The Open Marketplace Works For Advance Local

With header bidding enabled, the open marketplace works just fine for Advance Local.

While many publishers and buyers are moving to closed, curated programmatic environments due to brand safety, fraud and viewability concerns, Advance Local is focused on driving yield in the open marketplace. That strategy means improving viewability and giving buyers transparent URL information and the option to run brand safety tags when bidding on inventory.

The strategy is born of necessity. Buyers are more interested in its 10 local news sites, including NJ.com, Nola.com, OregonLive.com and Syracuse.com, for their audiences, not for branding campaigns.

While Advance Local employs a local direct sales team, national buyers at New York-based ad agencies usually aren’t interested in setting up private marketplaces. The sites rank high in engagement, but they lack the prestige buyers seek when setting up private marketplace deals.

“The challenge is that no one [at national brands and agencies] ever says, ‘I want to be on NJ.com,’” said Jeff Sutton, VP of ad tech and programmatic at Advance Local. “But when people want to reach specific communities, we have so much density that we are an unintentional but natural partner.”

Advance Local now huddles around its strength: delivering huge concentrations of regular readers in specific markets. Its users often browse a site before making a purchase.

“It’s hard to target someone in Syracuse, New York, and not find them on Syracuse.com,” Sutton said. “We typically have 20% to 40% of the first-party cookies as measured by Lotame in the areas where we have publications.”

When Advance Local implemented header bidding in late 2014, programmatic buyers began beating the CPMs for direct-sold campaigns.

On average, direct-sold CPMs still beat programmatic CPMs. But it’s not unusual to see CPMs for a programmatic campaign dramatically exceed what a direct-sold campaign would bring in.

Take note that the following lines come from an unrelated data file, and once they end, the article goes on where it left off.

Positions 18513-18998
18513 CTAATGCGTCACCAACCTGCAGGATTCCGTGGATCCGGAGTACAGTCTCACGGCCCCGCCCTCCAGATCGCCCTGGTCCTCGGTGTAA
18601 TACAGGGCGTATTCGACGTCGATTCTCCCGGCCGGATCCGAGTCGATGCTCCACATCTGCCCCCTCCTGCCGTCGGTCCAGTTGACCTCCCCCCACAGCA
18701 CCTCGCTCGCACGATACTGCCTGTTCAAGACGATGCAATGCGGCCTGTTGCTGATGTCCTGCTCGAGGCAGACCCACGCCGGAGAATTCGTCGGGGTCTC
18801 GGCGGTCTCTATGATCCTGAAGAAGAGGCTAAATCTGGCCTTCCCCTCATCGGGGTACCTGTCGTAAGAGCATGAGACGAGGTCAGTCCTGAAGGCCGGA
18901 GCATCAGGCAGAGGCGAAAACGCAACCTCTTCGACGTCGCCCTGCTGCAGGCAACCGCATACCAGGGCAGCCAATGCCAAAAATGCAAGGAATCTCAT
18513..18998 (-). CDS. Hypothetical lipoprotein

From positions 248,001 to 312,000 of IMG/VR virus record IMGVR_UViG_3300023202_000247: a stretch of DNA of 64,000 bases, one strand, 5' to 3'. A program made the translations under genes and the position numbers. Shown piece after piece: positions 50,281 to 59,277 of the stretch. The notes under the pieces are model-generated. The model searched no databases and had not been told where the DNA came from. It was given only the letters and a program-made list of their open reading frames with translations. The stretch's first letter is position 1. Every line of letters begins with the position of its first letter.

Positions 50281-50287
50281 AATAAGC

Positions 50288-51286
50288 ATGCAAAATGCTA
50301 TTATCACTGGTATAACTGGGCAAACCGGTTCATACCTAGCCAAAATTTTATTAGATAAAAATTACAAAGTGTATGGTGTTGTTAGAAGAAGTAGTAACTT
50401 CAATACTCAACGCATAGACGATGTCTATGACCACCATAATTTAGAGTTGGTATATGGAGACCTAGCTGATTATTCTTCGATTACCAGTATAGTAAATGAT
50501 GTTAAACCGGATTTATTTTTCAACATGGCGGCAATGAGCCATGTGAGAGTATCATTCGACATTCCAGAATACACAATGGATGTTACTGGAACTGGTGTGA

“If you are in the business of selling something with a high-margin and a high-dollar value, like a ski vacation, and the person is at the moment of deciding where to book their next vacation, a 60-cent impression, which translates to a $600 CPM, is a good investment,” Sutton said.

Since implementing header bidding, buyers have rewarded the positive changes the publisher made to its site layout and load times.

“We made everything earn its way on the page, and skewered as many sacred cows as we could,” Sutton said.

Those changes improved viewability, and buyer CPMs rose in lockstep.

Advance Local used header bidding to increase competition and give more buyers equal access to inventory. It works with nine SSPs. The high partner density increased CPMs in the early days of header bidding. The publisher found that a handful of SSPs brought in similar demand so it looked for partners with differentiated demand.

At the beginning of the year, for example, it onboarded Centro, whose self-serve platform attracts a different type of buyer – regional, independent agencies – that bid on different impressions than other partners.

By diversifying its partners and speeding up its header bidding setup, Advance Local plans to continue helping direct-response advertisers willing to bid high to close a sale.

“When a brand or agency has a client deep in the CRM funnel, we want them to be able to find that reader in our universe at the right time and unlock the value of that impression,” Sutton said.

 

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